To many outside of the IT department, the service desk is there for when things go wrong. Here is a plan to make sure those within your organization know the value of the service desk, and think to loop IT stakeholders on key decisions.

by Melanie Karunaratne
Date Published March 10, 2021 - Last Updated December 16, 2021

Everyone knows the service desk when things go wrong, but do they know the things that you've accomplished? Wouldn't it be great to get recognized for your achievements and given consideration for strategic projects?

Here's the catch: others see the service management team as solely incident or "order takers." Do your end users turn to you for guidance or make software purchases without consultation that you still must support?

Furthermore, are your end users and leaders aware of your strategic ITSM capabilities? Do you sit at the tail end of projects, grappling with a major incident, a fallout of a business transformation project? Battle upticks in unplanned changes due to an acquisition?

I know it's happening. Over the years, service desks have requested marketing advice from me about launching a new service desk, asked how to drive self-service adoption, and put business cases together for strategic initiatives, among other requests.

So, what can you do?

Successful leaders articulate the value their department contributes to the business in a way that their audiences understand and respect. These business-savvy leaders have grasped the idea of using marketing techniques to promote their cause.

To raise awareness, build confidence and trust in the service desk, you must fundamentally adjust the way you communicate. Like the consumer brands you love, you need to define your purpose.

Then, you need to market your service desk. Build your department profile into one that is recognized for its outstanding IT Service Management work, is known for providing great experiences, and is trusted.

The repeated exposure will raise the service desk profile and mostly forgotten IT staff's morale. Turn your team into a powerful set of influencers that everyone wants to "follow."

Here’s how to do it:

Chart Your Course

First of all, approaching your service desk marketing without a defined plan and purpose will likely result in limited success.

This is not a one-time exercise. Even a short-term communication about a service disruption should form part of a long-term marketing plan. Do not settle for making small changes around the edges.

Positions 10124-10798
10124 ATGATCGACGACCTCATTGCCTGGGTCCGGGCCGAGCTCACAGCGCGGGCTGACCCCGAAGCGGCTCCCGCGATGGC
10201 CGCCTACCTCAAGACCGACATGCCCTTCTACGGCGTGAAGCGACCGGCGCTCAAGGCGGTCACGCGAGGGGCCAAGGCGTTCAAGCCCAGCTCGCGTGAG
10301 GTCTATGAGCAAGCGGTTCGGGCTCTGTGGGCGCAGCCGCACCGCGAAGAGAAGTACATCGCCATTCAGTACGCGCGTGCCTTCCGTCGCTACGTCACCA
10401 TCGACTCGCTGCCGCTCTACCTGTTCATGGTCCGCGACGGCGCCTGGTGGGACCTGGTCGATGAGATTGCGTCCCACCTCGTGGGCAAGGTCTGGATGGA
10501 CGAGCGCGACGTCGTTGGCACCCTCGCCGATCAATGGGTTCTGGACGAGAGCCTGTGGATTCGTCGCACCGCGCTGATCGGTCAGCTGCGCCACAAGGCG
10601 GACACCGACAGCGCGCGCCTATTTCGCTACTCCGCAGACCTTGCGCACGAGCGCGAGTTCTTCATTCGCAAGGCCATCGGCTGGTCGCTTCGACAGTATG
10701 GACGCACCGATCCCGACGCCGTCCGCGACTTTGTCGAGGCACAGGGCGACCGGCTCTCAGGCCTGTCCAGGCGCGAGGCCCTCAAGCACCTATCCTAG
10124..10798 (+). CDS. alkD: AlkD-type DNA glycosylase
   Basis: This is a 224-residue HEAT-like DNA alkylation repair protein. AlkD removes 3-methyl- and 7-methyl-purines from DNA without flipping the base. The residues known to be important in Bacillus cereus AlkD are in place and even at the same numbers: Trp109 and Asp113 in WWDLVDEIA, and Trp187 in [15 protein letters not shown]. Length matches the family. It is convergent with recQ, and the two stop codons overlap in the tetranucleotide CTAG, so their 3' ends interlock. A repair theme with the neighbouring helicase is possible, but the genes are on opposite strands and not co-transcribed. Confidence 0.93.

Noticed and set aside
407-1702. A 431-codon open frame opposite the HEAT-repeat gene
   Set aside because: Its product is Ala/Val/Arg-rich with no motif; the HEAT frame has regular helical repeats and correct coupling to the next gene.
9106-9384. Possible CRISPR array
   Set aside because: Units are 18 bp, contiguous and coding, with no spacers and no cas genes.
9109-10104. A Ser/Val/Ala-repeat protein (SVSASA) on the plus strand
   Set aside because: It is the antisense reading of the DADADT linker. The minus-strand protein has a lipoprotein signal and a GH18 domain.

Before you dive in and develop your plan, it's best to get a handle on current perceptions. Meet with other departments and mine your satisfaction surveys for nuggets of data to establish a baseline. Use your data to chart a course for your marketing journey. Include ways to measure and continually optimize your plan's performance as you would for a service desk initiative.

How granular you want to get is your choice. Nonetheless, certain foundational elements will help you make your plan easy to execute and scale with precision.

Creating Your Foundation

Ask yourself what are you trying to achieve with your marketing plan? Develop a timeline for each objective with milestones and key results expected. The outcomes you want to achieve guide what you measure and assess your plan's effectiveness. Stay focused on the areas you own and control that have a material impact. A useful way to help you plan is to write a future press release about your department. It's a visualization exercise used by Amazon and adopted by many companies.

Dividing and Conquering

A fundamental of your marketing plan is to identify your audiences. Knowing the different constituents will assist you in creating the material that resonates. It will also help pinpoint the most effective way to deliver those messages. Let me explain further.

To keep service desk staff on track, you communicate metrics, such as incidents closed on wallboards and in ITSM tools. The issue is that your leadership team likely uses a different lexicon of goals: financials. It’s business impact rather than activity metrics that excites them.

Each audience needs special consideration. When communicating initiative results to executives, for example, focus on the value in business outcome terms, such as long-term savings or increased business productivity. Establish who your audiences are and step into their shoes. Think "what's in it for me" for each communication.

Getting Familiar with Tactics

There are many excellent communication tactics you can utilize. Here are a few:

  • Determine the tone of voice you use to communicate that's most likely to engage with your audiences. Then select the language and images you will use that reflect the tone of voice. For example, for a friendly style, use conversational, non-IT-specific language with non-IT audiences.